Israel’s Office of the Chief Scientist has been called the “killer app” of Israel’s startup ecosystem. A new report sheds light on what it does
There are many answers to the question of what makes a startup ecosystem innovative. Is it density? Education? Availability of capital? One of the most contentious issues is whether government has a role to play in nurturing startup ecosystems beyond offering favorable tax incentives and getting out of the way.
In Israel, the government has played a far larger role than that, chiefly through the Office of the Chief Scientist, which uses its annual budget of $450 million to offer up to 85 percent of seed funding for close to 200 incubated companies a year as well as support massive R&D projects from larger companies. Startup Nation co-author Saul Singer calls the OCS the “killer app” of Israel’s startup scene, but others have said that the most successful companies are started with private capital anyway. Chief Scientist Avi Hasson for his part argues that the OCS addresses market failure – companies or projects that are beneficial to the economy in the long term but might not get off the ground without a little push.
Now the Office of the Chief Scientist has published its first annual Innovation Report. Unlike other innovation reports, say the Bloomberg Global Innovation Index, it does not cover sexy topics like startup rankings or explain the sources of creative genius. Instead, the report points to a number of market failures that require robust public intervention, and being a government document, is somewhat verbose. Here are some of the nuggets worth your attention.
2014 was a banner year
According to the report, 2014 was a peak year for Israeli hi-tech. About 700 Israeli companies raised $3.4 billion in venture capital funding, the highest amount of any year ever. Even Israel’s venture capital firms raised over $900 million.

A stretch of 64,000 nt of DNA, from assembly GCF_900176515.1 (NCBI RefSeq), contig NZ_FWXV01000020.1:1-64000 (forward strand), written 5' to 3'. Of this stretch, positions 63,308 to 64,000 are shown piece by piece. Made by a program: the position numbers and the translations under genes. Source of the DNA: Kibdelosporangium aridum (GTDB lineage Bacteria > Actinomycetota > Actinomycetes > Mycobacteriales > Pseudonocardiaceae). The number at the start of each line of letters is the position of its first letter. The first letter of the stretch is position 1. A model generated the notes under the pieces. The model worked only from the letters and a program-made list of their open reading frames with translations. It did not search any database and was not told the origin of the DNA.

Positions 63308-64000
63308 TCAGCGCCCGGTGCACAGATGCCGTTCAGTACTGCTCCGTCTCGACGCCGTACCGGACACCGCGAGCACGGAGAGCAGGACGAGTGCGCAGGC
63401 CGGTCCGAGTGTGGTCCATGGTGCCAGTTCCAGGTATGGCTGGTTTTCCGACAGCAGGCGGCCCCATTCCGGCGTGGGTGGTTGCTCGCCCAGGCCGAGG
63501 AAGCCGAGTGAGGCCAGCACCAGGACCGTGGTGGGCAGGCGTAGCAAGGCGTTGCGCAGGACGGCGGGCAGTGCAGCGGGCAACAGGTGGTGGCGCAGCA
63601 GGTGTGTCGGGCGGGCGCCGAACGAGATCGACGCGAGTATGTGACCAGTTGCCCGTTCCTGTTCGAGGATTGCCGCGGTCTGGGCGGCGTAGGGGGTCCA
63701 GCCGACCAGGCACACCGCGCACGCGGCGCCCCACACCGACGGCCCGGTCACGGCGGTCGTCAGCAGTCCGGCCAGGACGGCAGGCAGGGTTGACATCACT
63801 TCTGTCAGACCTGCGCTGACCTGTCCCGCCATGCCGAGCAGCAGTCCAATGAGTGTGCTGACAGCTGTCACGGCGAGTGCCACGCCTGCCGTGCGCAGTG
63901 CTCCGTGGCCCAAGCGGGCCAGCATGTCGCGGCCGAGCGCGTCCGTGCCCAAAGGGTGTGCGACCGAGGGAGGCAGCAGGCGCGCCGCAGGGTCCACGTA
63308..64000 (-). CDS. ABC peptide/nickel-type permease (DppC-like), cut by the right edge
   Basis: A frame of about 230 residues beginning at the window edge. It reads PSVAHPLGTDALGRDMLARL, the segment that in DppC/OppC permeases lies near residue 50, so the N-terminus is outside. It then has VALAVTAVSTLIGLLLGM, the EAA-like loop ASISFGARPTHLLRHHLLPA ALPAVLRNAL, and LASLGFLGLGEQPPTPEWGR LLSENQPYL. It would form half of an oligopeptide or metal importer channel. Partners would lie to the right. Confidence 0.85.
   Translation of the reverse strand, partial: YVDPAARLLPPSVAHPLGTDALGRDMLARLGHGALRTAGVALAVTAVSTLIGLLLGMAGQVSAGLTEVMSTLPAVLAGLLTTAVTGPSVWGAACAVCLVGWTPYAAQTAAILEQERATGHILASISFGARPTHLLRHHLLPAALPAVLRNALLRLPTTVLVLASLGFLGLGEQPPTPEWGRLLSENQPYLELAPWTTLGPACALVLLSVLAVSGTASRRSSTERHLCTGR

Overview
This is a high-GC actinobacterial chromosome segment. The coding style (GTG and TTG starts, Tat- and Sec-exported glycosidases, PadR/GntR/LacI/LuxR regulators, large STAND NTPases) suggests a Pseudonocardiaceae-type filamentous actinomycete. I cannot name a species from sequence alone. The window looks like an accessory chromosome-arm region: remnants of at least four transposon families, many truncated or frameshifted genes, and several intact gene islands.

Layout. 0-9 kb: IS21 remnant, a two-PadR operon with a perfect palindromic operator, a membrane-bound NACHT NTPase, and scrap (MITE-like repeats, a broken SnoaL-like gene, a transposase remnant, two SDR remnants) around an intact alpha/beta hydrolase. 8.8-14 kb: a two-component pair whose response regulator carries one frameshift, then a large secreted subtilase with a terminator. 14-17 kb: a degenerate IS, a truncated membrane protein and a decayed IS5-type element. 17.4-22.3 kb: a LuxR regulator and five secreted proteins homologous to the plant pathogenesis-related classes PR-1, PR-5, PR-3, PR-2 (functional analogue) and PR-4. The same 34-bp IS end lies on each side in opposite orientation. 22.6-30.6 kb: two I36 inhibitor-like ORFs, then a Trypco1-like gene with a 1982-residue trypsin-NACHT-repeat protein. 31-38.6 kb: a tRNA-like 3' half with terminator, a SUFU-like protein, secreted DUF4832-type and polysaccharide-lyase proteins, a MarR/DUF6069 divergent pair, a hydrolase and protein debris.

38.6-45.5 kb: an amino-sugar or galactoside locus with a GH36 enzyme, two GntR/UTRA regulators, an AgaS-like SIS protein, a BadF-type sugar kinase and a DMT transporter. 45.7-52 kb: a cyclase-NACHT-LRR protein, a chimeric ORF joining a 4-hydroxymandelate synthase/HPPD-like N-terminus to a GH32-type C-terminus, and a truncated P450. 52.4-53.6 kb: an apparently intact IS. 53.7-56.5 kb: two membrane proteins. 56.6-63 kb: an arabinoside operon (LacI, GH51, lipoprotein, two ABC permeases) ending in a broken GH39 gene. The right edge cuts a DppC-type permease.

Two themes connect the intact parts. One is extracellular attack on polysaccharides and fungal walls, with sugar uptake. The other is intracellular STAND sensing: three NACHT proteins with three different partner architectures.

There were 100 exits at a total valuation of $7 billon. Eighty-two companies were sold and 17 went public. The most prominent among these was Mobileye, which went public at a valuation of $1.02 billion, and Viber, which sold for $900 million.
But lest you become too sanguine, the Chief Scientist warns of some worrying bigger picture trends. From 2004-2007, there was an annual average growth of 13.2 percent in hi-tech production. But from 2007-2011, the growth rate was only 4 percent. Similarly, in 2013, the total number of people employed in hi-tech was 269,800, which is 8.9 percent of the workforce. But in 2008, they had comprised 10.7 percent.
The report claims that Israel’s hi-tech industry is actually two industries. There is the startup sector, which is thriving, and then there are mid- to large-size hi-tech companies, which are stagnating. The OCS says that its job is to provide incentives for startups to exit less quickly so they can grow into mid-size or large companies that employ more people.
Not enough engineers
Israel is suffering from a dearth of engineers and computer programmers. This was confirmed in the 2012 report by Professor Eugene Kandel, says the OCS. The average salary in hi-tech is 2.5 times higher than in the rest of the country, and the median salary for someone with a computer science degree is 23,739 shekels per month, a lofty sum indicating its high demand.
Meanwhile the number of high school graduates in a position to enter the field lags behind. In 2009, out of 118,000 18-year-olds, only 11,000 took mathematics at the highest level (5 yechidot). Only 6,600 of them passed with a grade over 85. In other words, only 5.6 percent of this age cohort is sufficiently skilled in mathematics to constitute a future possible work force in hi-tech. Of these, not all go into STEM subjects. The number of students who actually obtain degrees in electrical engineering, electronic engineering, software engineering, computer science and physics is 4,671 students per year. At the same time, there are 7,000 new jobs created each year in hi-tech.
The OCS suggests several possible solutions, including programs for outstanding Arab and haredi students (two populations that tend not to study STEM subjects at a high level) as well as encouraging educated Israelis living abroad to return to Israel.
Bringing back the brains